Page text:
The “User Friendly Budget”, Part 3: the “Cover Page”, an Inventory of NJ’s 565 Municipalities, & An Overview of How UFB Data was Compiled

This is a post in a series about NJ’s User Friendly Budget. My intent is to share basic analysis and insights with community as a way to encourage taxpayers to engage with this document and learn more about local public finance. Read the other posts in this series here including how to access your town’s UFB and the UFB’s table of contents.

The data I’ll be sharing in this series is compiled from 565 separate Excel files submitted to the state by each municipality. This post is a rough outline of how the data was compiled.

NJ’s 565 Municipalities, with Select Cover Page Details:

First, let’s get our hands around NJ’s 565 different towns, cities, boroughs, villages, etc.  Each one of them files a unique UFB along with pertinent data on the Cover Page. I compiled a few of the details of the Cover Page -you can see those details in the red boxes in the callout below.

And…here is the data compiled —

How the data was compiled

I downloaded every UFB file from this website and then compiled the data using a Microsoft Excel VBA script. A few observations that I want to share upfront:

  • Errors do occur in the raw data; in this sense, the budget is a starting document, and we taxpayers should and can clarify facts or issues by asking questions. For instance, Pemberton Borough’s 2019 UFB file has its budgetary dollar amounts (from Column S) in Column Column L (Full Time Employees) which makes it look like Pemberton has 371,042 employees for Public Safety.  Errors occur.  A quick call to Pemberton Borough’s town hall could likely clarify this issue (this is not an issue I would personally chase down, but I lift it up as an example).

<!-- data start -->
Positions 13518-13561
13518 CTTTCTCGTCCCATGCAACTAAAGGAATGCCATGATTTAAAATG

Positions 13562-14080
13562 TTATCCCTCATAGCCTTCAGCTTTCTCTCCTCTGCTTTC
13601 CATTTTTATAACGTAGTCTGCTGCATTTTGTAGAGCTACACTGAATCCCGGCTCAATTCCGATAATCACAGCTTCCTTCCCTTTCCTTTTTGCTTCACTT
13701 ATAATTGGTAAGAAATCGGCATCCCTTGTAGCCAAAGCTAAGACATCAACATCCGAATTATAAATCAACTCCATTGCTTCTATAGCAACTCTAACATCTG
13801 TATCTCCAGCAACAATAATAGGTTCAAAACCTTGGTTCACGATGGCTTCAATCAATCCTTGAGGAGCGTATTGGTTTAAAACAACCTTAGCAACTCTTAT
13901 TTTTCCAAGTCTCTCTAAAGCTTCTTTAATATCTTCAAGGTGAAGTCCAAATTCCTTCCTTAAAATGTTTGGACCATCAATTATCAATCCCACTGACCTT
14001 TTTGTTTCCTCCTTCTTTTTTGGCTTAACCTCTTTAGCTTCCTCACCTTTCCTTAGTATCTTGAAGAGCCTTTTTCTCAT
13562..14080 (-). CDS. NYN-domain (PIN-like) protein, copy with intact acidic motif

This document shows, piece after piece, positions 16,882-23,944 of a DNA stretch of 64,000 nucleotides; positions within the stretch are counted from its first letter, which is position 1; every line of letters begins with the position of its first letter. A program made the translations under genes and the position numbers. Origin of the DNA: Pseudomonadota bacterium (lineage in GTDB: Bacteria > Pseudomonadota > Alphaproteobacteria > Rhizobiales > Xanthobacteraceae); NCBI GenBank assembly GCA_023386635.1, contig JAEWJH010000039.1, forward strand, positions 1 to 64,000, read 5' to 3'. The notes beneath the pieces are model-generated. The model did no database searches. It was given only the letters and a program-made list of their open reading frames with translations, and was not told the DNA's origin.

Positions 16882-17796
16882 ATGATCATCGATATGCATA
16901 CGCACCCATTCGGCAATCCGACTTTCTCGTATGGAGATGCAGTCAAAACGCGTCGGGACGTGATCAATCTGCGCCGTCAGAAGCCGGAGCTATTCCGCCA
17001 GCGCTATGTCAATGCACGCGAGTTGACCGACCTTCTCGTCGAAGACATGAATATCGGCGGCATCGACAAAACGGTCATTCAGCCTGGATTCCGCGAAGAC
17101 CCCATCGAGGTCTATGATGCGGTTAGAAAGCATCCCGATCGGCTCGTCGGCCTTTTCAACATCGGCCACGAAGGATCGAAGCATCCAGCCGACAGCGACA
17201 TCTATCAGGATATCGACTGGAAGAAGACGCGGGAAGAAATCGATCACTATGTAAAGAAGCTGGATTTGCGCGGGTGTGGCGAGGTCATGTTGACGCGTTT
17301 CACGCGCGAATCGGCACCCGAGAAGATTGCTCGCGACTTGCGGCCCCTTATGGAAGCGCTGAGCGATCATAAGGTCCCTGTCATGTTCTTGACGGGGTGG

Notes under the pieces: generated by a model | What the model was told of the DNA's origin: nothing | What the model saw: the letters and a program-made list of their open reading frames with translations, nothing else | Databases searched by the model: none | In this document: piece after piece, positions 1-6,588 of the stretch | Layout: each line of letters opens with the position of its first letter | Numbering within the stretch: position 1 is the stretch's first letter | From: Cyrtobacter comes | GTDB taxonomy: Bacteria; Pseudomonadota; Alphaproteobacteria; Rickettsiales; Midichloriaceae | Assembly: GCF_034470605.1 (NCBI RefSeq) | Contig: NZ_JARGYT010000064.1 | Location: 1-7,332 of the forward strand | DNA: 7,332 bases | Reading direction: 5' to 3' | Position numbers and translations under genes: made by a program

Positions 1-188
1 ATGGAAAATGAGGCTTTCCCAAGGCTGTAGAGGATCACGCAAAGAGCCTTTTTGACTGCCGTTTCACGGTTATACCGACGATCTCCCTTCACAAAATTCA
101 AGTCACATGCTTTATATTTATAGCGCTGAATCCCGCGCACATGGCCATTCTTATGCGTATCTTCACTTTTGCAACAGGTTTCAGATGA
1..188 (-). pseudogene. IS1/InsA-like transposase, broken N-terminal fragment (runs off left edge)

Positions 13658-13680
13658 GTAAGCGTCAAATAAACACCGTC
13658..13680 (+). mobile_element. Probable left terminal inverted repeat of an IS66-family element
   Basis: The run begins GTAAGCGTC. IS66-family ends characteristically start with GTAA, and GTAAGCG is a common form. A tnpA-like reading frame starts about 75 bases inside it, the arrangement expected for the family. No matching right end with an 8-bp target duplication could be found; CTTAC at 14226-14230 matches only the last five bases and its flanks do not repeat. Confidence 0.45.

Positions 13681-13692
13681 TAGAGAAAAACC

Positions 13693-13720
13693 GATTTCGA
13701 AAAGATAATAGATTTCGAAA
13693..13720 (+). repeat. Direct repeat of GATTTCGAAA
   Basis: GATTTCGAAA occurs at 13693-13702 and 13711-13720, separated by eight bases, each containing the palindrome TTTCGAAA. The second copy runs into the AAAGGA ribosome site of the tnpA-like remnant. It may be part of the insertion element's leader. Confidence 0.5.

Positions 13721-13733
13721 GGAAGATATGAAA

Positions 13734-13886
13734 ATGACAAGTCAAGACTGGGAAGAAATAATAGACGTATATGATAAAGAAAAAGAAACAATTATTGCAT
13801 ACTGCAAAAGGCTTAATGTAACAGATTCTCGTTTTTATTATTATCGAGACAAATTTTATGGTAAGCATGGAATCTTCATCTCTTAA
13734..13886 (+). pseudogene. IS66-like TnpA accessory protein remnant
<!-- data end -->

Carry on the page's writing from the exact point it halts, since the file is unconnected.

• A handful of towns and cities did not, in completing their town’s UFB file, input their own municipality name. I did not go back and fix but I do want to note it, since the Municipality filter will (in some views) show a “0” for:
    • Montvale (Bergen County)
    • Harrison (Hudson County)
    • Glen Gardner (Hunterdon County)
    • Raritan (Hunderton County
    • Eatontown (Monmouth County)
    • Monmouth Beach (Monmouth County)
    • Hazlet (Monmouth County)
  • While I have reviewed this data thoroughly and done my best to squeeze out all errors in the data compilation process,  errors and omissions may occur on my end. My visualizations are intended to be a starting point, and it’s good practice (especially if you are an advocate) to trace your research back to your town’s source (original) file from your own website (look in the list above if you don’t know your town’s website) or the NJ Depart of Community Affairs website.
  • Most towns and cities have budgets for 2019 (the most recent year available). However, not all towns had this more recent data and I had to go back 1, 2, 3, and in some cases 4 years to find a budget file from the state website. Here’s a filterable summary of the files, by county and town, and with the noted year the data relates to:

Coming up…

My next post will start to dive into the actual data as we peel back the layers of the 3rd tab, “UFB3 – Appropriations Summary”.

Please email me at Brigid@CivicParent.org if you have questions. 

Posted in Advocacy, NJ User Friendly Budget, Property Taxes.